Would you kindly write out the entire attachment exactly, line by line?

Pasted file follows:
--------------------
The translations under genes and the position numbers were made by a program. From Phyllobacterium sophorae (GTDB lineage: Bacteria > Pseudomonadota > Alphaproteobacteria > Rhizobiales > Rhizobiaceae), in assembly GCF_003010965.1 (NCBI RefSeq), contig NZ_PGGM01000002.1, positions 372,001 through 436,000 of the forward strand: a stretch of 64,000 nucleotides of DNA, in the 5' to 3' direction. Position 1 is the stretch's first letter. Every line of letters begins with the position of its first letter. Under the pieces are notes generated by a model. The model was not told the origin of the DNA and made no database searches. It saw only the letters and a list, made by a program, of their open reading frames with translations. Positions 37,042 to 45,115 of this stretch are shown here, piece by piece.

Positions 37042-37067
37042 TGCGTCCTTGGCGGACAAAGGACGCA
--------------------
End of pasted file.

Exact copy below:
The translations under genes and the position numbers were made by a program. From Phyllobacterium sophorae (GTDB lineage: Bacteria > Pseudomonadota > Alphaproteobacteria > Rhizobiales > Rhizobiaceae), in assembly GCF_003010965.1 (NCBI RefSeq), contig NZ_PGGM01000002.1, positions 372,001 through 436,000 of the forward strand: a stretch of 64,000 nucleotides of DNA, in the 5' to 3' direction. Position 1 is the stretch's first letter. Every line of letters begins with the position of its first letter. Under the pieces are notes generated by a model. The model was not told the origin of the DNA and made no database searches. It saw only the letters and a list, made by a program, of their open reading frames with translations. Positions 37,042 to 45,115 of this stretch are shown here, piece by piece.

Positions 37042-37067
37042 TGCGTCCTTGGCGGACAAAGGACGCA